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How to Grow False Lupine — Thermopsis

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Thermopsis–commonly called false lupine–is a rhizomatous perennial cultivated for its attractive foliage and yellow or purple pea-like flowers. From a distance, Thermopsis looks like lupines (Lupinus spp. or baptisia (Baptisia, spp.).

Thermopsis is native grassy mountainsides and woodlands in North America. It can grow in full sun or very light shade and wants well-drained soil that remains evenly moist.

Thermopsis has basal 3-palmate (handlike) leaves with three leaflets. Flowers appear on erect stems. The flowers have rounded petals.

Thermopsis is suitable for a mixed or herbaceous border. Thermopsis’ rhizomes can spread so it is best to divide and replant rhizomes that spread.

Thermopsis is a genus of about 20 species of rhizomatous perennials.

False lupine, Thermopsis lanceolata

Get to know Thermopsis

  • Plant type: Rhizomatous perennials
  • Growing zones and range: Zones 3-8
  • Hardiness: Hardy to Zone 3
  • Height and width: 24 inches (60cm) to 4 feet (1.2m) tall and 24 inches wide
  • Foliage: 3-palmate leaves with some silvery and hairy
  • Flowers: Pea-like flowers with rounded petals on terminal racemes.
  • Flower colors: Yellow or purple
  • Bloom time: Late spring and early summer
  • Uses: Herbaceous border, wild garden, cottage garden
  • Common name: Mountain false lupine, Carolina lupine
  • Botanical name: Thermopsis
  • Family name: Fabaceae
  • Origin: Woodlands in North America, Siberia, Northern Indi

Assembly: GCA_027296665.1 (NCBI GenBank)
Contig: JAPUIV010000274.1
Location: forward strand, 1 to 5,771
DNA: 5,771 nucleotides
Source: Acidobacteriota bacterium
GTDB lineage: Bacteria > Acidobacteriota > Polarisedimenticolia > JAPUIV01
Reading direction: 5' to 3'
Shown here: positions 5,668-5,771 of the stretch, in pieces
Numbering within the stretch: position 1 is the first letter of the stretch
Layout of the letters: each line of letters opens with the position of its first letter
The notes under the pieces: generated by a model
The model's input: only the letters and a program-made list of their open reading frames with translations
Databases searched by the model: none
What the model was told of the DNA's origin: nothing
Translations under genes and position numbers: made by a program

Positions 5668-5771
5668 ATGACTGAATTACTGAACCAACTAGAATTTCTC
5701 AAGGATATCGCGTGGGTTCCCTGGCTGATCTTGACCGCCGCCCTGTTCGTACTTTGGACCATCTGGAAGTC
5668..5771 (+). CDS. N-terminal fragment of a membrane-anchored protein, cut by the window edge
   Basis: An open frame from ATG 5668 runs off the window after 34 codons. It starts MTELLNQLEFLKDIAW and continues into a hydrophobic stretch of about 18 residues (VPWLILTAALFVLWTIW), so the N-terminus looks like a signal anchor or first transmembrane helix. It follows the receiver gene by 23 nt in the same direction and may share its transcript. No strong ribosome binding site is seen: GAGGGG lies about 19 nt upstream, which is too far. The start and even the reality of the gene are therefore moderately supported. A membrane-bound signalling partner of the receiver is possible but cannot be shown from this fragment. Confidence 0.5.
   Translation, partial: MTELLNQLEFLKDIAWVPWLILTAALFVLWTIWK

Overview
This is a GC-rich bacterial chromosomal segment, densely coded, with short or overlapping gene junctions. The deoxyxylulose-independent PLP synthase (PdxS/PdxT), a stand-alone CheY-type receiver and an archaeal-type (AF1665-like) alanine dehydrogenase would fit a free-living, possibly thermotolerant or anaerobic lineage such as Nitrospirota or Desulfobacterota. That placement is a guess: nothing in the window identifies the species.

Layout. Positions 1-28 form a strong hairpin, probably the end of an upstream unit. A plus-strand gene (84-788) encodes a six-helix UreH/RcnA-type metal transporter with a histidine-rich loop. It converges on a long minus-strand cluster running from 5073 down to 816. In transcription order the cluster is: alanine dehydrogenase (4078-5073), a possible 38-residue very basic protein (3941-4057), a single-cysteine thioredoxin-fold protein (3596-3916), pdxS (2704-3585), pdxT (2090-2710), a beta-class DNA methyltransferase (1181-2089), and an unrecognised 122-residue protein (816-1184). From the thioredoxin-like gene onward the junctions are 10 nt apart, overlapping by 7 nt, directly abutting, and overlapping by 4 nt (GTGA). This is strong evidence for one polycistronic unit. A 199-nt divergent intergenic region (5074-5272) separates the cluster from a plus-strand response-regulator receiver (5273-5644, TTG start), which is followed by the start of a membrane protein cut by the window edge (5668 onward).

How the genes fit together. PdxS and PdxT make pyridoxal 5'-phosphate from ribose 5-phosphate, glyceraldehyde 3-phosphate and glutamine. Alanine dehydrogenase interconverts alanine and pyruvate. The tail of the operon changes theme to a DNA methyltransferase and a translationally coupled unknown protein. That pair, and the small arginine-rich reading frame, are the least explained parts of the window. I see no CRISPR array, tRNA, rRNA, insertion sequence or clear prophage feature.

Where to plant Thermopsis

  • Grow Thermopsis in a light, well-drained, loamy soil.
  • Plant Thermopsisin full sun or partial shade; will tolerate a wide range of conditions.
  • Where summers are hot, plant Thermopsis where it can get mid-day shade.
  • Thermopsis can be invasive so its best planted in wild garden.

When to plant Thermopsis

  • Sow seeds in the garden or set out container-grown plants in spring.

Planting and spacing Thermopsis

  • Space Thermopsis 24 inches apart.

How to water and feed Thermopsis

  • Water Thermopsis to keep the soil evenly moist.
  • Fertilize Thermopsis with an all-purpose fertilizer in spring.

Care Thermopsiscare

  • Thermopsis does not like having its roots disturbed.
  • Stake plants in early spring to keep the growing erect.

Thermopsis pests and diseases

  • Thermopsis can be attacked by slugs, aphids, powdery mildew, and leaf spot.

Thermopsis propagation

  • Sow seed at 50°-55°F in spring; transplant seedlings when 4 to 6 inches tall.
  • Divide Thermopsis by severing and potting up portions of a clump that spreads too far.
  • Divisions are slow to re-establish.

Thermopsis varieties to grow

  • Thermopsis rhombifolia, mountain false lupine. Rhizomatous perennial with unbranched stems palmate leaves with broadly ovate leaflets; yellow flowers on erect terminal racemes; grows 36 inches tall and 24 inches wide.
  • T. villosa, Carolina lupine. Rhizomatous perennial with few branches; palmate leaves have lance-shaped leafless; downy yellow flowers in late spring; grows 3 to 5 feet tall and 24 inches wide.

Written by Stephen Albert

Stephen Albert is a horticulturist, master gardener, and certified nurseryman who has taught at the University of California for more than 25 years. He holds graduate degrees from the University of California and the University of Iowa. His books include Vegetable Garden Grower’s Guide, Vegetable Garden Almanac & Planner, Tomato Grower’s Answer Book, and Kitchen Garden Grower’s Guide. His Vegetable Garden Grower’s Masterclass is available online. has more than 10 million visitors each year.

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